When Accountants Design Aircraft

Milton Friedman probably never wrote about airline safety. But it’s a good bet that he’d conceive of it like so: Keep the dead hand of the state off of the genius of technological innovation and the private commercial operation of air transport. If an aircraft manufacturer or airline proves negligent and enough bodies pile up, the market will punish those companies. After all, the primary duty of the corporation is to its shareholders, which should, through the magic of emergent order and free markets, ensure the safety of the flying public.

Fortunately, that’s not how advanced societies function.

The dreaded “dead hand” is the reason why, despite the vigorous protestations of the chemical and petroleum industries, our children are not poisoned with atmospheric lead, and it’s why, despite the screams of the apparel industry, you don’t have to worry about your granddaughter’s jammies catching fire.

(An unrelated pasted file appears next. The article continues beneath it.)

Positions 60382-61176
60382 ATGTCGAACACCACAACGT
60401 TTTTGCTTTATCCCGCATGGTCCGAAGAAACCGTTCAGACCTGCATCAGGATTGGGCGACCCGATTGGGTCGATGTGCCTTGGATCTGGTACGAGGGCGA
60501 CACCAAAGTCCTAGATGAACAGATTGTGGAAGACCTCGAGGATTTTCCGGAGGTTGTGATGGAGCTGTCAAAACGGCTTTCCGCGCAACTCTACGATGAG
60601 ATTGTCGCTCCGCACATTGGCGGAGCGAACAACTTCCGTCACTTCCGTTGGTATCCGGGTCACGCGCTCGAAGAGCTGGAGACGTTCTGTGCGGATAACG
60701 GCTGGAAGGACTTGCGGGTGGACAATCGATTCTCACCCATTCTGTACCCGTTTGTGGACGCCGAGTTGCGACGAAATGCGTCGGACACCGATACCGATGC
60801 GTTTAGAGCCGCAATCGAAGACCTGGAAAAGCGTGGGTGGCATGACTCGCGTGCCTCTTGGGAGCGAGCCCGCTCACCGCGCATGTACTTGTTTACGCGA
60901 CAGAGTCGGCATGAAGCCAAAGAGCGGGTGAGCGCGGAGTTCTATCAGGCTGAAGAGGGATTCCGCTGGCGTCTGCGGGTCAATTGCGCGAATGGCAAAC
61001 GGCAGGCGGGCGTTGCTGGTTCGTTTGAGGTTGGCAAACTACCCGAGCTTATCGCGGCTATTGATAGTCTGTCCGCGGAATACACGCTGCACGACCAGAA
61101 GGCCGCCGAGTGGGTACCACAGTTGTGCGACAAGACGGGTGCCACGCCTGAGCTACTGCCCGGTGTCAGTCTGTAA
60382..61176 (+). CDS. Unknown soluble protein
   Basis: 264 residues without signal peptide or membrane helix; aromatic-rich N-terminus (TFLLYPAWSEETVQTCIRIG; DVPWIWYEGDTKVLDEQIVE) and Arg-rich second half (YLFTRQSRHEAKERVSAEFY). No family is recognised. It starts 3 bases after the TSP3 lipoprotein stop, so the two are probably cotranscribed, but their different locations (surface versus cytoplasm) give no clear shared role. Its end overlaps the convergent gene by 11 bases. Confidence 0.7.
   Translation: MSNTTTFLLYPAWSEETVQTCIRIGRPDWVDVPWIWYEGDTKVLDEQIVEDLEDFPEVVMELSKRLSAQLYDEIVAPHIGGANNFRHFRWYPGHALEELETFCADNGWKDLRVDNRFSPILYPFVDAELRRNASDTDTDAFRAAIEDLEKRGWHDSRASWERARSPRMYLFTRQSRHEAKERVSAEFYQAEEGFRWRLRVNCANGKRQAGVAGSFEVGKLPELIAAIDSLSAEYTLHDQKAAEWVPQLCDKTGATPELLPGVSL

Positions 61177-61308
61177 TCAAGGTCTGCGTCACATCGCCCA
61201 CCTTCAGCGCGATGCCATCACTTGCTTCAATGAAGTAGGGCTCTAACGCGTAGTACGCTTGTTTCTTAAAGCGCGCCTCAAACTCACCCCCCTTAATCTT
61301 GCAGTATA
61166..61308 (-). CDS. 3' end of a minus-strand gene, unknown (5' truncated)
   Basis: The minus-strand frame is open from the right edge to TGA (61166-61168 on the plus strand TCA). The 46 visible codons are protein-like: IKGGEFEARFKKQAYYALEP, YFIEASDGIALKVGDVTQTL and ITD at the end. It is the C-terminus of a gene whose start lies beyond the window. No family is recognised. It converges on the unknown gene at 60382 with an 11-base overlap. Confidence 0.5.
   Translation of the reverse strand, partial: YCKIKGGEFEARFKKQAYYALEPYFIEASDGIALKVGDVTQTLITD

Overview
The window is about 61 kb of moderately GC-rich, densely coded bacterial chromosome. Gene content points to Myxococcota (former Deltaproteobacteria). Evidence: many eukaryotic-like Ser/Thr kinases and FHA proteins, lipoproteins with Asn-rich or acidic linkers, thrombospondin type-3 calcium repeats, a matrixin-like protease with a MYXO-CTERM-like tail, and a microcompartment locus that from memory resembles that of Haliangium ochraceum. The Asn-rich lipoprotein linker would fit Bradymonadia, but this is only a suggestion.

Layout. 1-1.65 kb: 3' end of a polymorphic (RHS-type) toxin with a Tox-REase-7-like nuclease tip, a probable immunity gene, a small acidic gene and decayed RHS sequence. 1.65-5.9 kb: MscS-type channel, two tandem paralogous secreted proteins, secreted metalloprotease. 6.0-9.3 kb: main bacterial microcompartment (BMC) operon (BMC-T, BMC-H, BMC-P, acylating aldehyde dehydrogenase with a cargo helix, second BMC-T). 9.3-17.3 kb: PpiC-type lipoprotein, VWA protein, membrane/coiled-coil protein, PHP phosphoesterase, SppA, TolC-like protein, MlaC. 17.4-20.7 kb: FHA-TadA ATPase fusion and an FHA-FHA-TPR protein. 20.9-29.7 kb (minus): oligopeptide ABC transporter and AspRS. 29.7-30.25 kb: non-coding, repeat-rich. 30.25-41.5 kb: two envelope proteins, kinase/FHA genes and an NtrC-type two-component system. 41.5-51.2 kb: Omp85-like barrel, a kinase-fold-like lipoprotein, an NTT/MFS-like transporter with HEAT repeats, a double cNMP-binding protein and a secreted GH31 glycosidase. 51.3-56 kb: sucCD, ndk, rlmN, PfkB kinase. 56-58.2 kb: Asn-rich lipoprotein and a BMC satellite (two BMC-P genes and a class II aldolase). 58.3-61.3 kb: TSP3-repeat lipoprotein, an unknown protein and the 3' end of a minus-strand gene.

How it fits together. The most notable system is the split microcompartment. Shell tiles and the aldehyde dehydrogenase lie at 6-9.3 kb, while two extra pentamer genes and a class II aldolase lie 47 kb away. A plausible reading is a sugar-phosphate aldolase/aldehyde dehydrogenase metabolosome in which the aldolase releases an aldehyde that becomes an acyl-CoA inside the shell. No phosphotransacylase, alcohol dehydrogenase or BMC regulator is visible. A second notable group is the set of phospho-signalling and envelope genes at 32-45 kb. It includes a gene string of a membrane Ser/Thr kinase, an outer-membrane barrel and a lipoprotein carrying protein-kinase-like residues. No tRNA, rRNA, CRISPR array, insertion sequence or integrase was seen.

And it’s also one of the many reasons why, until three years ago, catastrophic airliner crashes became ever rarer.

Peter Robison narrates in Flying Blind how, on October 28, 2018, a Lion Air Boeing 737 Max took off from Bali for Jakarta, and almost immediately its pilots had trouble maintaining the jet’s pitch – nose up versus nose down – axis. Screams ricocheted through the cabin as the plane careened up and down. An off-duty senior pilot came to the cockpit and noticed something that the captain and first officer, fighting their control yokes, had missed: The trim wheel on the console between them, an anachronism more likely to be found in an old Cessna than a modern airliner, was turning on its own. This observation drove him to consult the checklist for the stabilizer – the small aft wing that controls pitch – which told him to shut off its motor.